The Amigorena lab recently used an experimental approach [37••] similar to the one described above. The study shows that CTLs that accumulate in tumors initially locate in the tumor periphery and then infiltrate in the direction of the center. Peripheral CTLs typically show high velocities until they arrest on tumor cells; such arrest requires recognition by the CTLs of cognate antigen presented by the tumor cell. The outcome of CTL–tumor cell interactions was not studied here; however, the authors observed that arrested CTLs can eventually resume migration, typically in regions where neighboring tumor cells have been killed; these CTLs are presumably in search for intact tumor cells. Migrating CTLs sometimes follow collagen fibers or blood vessels, in which case they adopt an elongated morphology. The authors also noted that the presence of cognate antigen is required for CTL infiltration in the center of the tumor. This is in line with previous studies in patients with melanoma that used MHC/peptide tetramers to quantify CTLs specific for single antigens and identified that tumor antigen-specific CTLs account for a substantial fraction of total CD8 T cells present in the tumor site [38]. Another recent imaging study using 111In-oxine-labeled CTLs and in-vivo nuclear imaging also revealed that CTLs reach the center of the tumor (and control tumor growth) only when tumor cells express the cognate antigen [39•].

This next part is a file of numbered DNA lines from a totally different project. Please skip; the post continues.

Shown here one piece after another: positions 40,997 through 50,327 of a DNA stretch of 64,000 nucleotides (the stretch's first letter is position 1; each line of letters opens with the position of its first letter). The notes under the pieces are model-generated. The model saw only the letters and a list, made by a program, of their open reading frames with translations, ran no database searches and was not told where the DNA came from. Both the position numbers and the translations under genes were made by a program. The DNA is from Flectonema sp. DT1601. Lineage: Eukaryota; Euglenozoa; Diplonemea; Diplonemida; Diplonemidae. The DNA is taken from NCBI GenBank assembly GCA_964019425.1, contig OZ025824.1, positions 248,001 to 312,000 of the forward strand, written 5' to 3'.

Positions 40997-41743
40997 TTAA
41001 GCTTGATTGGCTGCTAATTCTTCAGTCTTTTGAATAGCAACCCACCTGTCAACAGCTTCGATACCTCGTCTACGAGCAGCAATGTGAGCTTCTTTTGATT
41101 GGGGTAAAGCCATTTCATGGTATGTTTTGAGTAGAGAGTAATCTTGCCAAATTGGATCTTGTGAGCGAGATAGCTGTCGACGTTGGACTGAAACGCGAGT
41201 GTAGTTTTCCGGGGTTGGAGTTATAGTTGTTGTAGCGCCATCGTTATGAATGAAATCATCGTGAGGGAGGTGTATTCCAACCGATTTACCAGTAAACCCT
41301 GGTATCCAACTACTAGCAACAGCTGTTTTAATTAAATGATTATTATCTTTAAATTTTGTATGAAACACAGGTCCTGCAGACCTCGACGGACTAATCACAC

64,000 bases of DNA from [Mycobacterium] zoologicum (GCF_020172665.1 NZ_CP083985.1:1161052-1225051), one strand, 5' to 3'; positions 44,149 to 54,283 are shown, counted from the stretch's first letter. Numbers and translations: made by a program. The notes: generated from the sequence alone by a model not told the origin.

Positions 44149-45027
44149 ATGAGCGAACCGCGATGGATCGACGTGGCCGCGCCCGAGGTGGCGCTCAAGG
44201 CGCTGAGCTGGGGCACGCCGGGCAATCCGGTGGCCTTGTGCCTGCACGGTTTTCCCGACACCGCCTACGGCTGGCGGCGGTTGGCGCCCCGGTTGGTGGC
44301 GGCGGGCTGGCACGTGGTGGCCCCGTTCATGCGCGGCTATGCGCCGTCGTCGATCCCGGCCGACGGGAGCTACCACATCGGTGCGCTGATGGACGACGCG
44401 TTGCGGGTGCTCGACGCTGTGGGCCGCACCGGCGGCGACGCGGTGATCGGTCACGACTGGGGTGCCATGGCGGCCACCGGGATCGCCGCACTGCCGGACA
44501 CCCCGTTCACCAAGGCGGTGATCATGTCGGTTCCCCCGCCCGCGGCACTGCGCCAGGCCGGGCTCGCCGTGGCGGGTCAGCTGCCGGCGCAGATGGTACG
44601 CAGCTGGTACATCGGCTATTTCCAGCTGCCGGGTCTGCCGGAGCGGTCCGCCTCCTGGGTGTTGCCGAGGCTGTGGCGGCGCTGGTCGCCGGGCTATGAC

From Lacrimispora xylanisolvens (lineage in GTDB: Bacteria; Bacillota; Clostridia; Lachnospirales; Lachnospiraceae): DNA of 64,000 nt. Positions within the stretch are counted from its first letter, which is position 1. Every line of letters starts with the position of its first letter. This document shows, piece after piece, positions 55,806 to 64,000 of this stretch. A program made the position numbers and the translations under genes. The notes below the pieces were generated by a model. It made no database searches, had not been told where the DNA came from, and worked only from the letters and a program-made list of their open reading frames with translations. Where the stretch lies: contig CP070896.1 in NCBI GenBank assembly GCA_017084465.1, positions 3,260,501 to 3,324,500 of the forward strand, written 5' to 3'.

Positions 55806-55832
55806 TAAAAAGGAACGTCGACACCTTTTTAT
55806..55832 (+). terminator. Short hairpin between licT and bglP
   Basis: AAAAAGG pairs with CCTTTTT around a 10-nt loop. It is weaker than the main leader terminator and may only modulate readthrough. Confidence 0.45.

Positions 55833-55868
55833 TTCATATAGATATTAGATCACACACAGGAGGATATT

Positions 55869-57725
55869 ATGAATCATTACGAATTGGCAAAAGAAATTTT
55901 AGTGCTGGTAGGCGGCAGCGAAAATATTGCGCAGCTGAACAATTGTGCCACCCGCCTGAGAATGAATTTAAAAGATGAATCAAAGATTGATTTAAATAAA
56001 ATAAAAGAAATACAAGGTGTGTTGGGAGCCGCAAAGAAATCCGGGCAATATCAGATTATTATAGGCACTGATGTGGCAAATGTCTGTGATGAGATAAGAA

A new multiphoton microscopy study by the Bousso lab further investigated the kinetics of tumor cell killing by CTLs, using a real-time single-cell killing assay [35••]. This involved the construction of genetically modified tumor cell lines that express cyan fluorescent protein (CFP) and yellow fluorescent protein (YFP) molecules linked by a DEVD motif. Tumor cells entering apoptosis activate caspase 3, which cleaves DEVD and results in disruption of Forster resonance energy transfer (FRET) between the two fluorescent moieties. A measure of FRET can be obtained by multiphoton-intravital microscopy (MP-IVM) in real-time and in individual cells. The approach revealed that tumor cells remain alive if they are not associated with CTLs, whereas nearly all the tumor cells that die during the imaging period have been stably engaged with at least one CTL. By tracking a large number of CTL–tumor cell interactions, the authors could estimate that it takes on average 6 h for one CTL to kill one tumor cell. In addition, CTLs often remain attached to apoptotic tumor cells for several hours; thus the average time that occurs before one CTL is ready to attack a second tumor cell is above 6 h. It remains to be addressed why killing of tumor cells by CTLs takes such a long time. In fact, CTLs in lymph nodes can kill antigen-pulsed target cells and subsequently detach from them in only 15 min, and typically in <1 h [29]. The relatively low pace at which CTLs kill tumor cells may have consequences in patients with tumors that continue to grow despite the presence of relatively high numbers of infiltrating CTLs. If tumor cells divide faster than they are being killed, the balance between tumor progression and immune attack would eventually be tilted in the favor of the tumor.